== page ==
DAY #6 EXPLORE NAIROBI, AFRICAN ATTITUDE, BAD DAY & HARD NIGHT

City market Nairobi
Writing down all this took me always a while. Maybe I will put in less photos, because I got not much sleep at the moment, but there is each day so a lot of things happening…

Get up early again. Like a good German, I am again the first in the kitchen, cleaning up and prepare, while the girls came a bit later. This days list is: Explore the city with Wanja. Meet the AIESEC people with Wairimu and go to a overnight event and a Safari. But actually in Africa some plans turn out different…
Wanja showed me around the city, which is, like she told me, the nice part of it. I saw a lot of general tourist stuff. In general my impression is, that this city is quite modern and even the streets are fine here in the inner city. They have lot of skyscraper in the city. Much more, than in the most German cities. Also a lot of nice old buildings from the colonial time. So I will give you just a view on some landmarks, like the town hall, the parliament, the high court and the national monument, which is the tomb of the first president of Kenya. Bye the way, it’s not allowed to take pictures from it. The should have told me earlier 🙂
town hall NairobiKneya parliamentNational monument Kenya - Tomb of President KenyattaNational Court of Kenya
A quite interesting experience was the biggest mosque in Kenya. It was my first visit to a mosque – and also for my tour guide Wanja. The guy at the entrance was really kind to us. He offered us a guided tour – including the allowance for Wanja to visit the mans praying area, which is forbidden for Muslim women. Also I was allowed to take pictures, which is usually forbidden in christian churches. So I was glad to get this tour. They really have five to seven prayers a day and up to 15,000 Muslim pray in this mosque in the Ramadan time! Wow! The main building is quite small but beautiful. The extension is just hugh. It includes Seminar and lecture halls. Offices and library, free to visit for everyone with more than just religious books.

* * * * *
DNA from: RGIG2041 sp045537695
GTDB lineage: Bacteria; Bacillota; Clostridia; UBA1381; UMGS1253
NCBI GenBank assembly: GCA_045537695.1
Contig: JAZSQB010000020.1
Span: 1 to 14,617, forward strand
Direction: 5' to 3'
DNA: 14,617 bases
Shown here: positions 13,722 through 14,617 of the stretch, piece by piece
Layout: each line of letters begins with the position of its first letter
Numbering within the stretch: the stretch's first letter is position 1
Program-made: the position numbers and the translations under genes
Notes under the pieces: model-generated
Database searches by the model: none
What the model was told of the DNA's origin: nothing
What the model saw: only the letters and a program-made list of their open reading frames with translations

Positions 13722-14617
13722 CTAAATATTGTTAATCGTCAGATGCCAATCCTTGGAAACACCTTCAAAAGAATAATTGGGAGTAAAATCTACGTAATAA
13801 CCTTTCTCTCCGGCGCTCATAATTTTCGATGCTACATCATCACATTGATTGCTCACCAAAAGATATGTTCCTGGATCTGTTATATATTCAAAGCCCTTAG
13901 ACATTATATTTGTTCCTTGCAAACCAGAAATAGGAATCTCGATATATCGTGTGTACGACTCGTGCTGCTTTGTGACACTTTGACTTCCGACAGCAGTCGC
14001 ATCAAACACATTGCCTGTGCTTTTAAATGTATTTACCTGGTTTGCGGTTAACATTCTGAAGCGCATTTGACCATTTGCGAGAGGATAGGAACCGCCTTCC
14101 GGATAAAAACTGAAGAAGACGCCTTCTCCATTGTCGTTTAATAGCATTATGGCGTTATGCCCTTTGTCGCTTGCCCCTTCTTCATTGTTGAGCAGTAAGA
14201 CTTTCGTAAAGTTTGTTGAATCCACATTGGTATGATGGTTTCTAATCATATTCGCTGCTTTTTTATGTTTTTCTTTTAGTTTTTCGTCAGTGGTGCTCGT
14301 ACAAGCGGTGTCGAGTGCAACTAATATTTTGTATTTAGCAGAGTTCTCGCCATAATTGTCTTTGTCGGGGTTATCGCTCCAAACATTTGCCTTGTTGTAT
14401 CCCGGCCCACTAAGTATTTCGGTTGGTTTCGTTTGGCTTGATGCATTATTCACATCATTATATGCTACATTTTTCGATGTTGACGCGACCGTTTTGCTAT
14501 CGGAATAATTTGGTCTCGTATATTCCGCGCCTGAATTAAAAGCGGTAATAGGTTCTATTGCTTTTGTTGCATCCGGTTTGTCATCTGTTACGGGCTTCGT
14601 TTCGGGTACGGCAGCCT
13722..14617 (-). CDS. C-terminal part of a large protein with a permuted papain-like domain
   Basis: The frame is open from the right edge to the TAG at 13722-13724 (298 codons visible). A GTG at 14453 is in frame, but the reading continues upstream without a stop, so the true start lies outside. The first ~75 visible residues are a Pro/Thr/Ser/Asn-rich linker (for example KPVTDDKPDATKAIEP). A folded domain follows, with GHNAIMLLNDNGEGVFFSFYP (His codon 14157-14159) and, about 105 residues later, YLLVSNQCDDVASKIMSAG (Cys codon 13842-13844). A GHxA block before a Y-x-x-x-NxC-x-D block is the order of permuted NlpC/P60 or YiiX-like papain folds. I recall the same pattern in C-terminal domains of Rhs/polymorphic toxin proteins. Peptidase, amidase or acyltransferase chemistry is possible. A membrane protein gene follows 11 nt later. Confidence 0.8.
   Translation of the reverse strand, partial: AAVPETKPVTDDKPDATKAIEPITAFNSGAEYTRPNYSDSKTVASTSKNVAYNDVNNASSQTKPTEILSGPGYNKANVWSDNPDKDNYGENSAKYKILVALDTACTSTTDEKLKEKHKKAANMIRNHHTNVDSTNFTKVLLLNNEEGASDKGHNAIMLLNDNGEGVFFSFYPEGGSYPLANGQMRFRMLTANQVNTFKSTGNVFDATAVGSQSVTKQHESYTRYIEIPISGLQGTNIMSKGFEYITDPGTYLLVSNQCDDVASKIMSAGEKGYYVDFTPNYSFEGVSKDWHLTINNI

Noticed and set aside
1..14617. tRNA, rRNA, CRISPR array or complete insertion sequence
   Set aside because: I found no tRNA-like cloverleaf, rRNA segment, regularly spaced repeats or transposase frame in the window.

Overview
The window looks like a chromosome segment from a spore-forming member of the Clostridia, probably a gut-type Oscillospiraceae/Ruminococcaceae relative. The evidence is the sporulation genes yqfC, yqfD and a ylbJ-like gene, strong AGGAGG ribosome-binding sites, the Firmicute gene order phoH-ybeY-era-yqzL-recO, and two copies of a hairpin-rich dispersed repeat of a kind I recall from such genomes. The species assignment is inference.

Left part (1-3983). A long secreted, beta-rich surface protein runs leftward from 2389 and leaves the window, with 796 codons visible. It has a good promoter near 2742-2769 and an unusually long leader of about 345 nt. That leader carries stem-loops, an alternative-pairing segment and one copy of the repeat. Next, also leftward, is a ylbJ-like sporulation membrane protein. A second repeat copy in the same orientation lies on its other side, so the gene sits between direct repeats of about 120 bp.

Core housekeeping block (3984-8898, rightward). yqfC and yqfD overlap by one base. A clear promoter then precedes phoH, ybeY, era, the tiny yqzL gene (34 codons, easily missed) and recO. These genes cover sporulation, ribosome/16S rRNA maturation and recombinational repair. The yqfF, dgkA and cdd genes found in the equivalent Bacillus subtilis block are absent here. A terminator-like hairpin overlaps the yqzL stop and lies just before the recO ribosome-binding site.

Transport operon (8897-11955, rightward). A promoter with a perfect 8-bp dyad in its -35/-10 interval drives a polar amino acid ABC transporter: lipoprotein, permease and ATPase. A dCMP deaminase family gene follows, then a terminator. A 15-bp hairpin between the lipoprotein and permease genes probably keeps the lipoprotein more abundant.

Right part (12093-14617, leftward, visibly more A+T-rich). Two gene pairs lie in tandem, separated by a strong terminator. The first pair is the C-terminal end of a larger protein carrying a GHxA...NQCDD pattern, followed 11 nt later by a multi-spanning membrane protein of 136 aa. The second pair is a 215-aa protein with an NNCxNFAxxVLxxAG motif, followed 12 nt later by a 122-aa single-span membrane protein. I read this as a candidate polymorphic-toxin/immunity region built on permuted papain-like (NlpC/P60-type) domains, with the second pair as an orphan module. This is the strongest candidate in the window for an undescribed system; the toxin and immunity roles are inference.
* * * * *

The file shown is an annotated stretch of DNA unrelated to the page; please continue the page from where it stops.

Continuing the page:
The market was quite different from what I am used to in Europe. It was just extremely colourfull and a lot of busy traders try to make a business with you. Especially if your white and looking like a tourist with a camera in your hand shooting photos and videos, it can get a bit annoying. Actually I felt after a while pretty uncomfortable the first time in Kenya. I found out that flags are truly more expansive than in Germany – which was the only thing that I really would like to take along from Kenya. For sure he tried to get out a lot of money from me, but I was told by my lovely host, that they can’t sell a flag under 1,500 Schilling. Cheapest in Germany is 295 Schilling and most expansive in tourist stores is 1,000 Schilling. Thank you, but no thanks.he “zi” phrase was quite helpful. I also met in front of the market the first beggars. Skinny women with babies and little children. The proper phrase is hard to say “zi”. You won’t get happy if you give money. Anyway I was here first time a bit nervous about my stuff, even when I don’t took along much more than a bit money and a camera. So I recommend to you, not to take a camera along and look to much like a tourist, say “zi” often and be prepared to trade instead of pay the first given price. My lovely hosts won’t let me go without a gift, so Wairimu bought me there a African mask, small enough to but it in my rucksack. Wanja gave me a funny Kenyan shirt.
I relaxed from the market experience in the very first Jawa coffee house in Kenya. Jawa has the best coffee in Kenya and is kind of Starbucks here. By the way, the sizes are much bigger than in Germany. You than don’t need a “double coffee” or like in Germany a middle size. A “single” is just enough.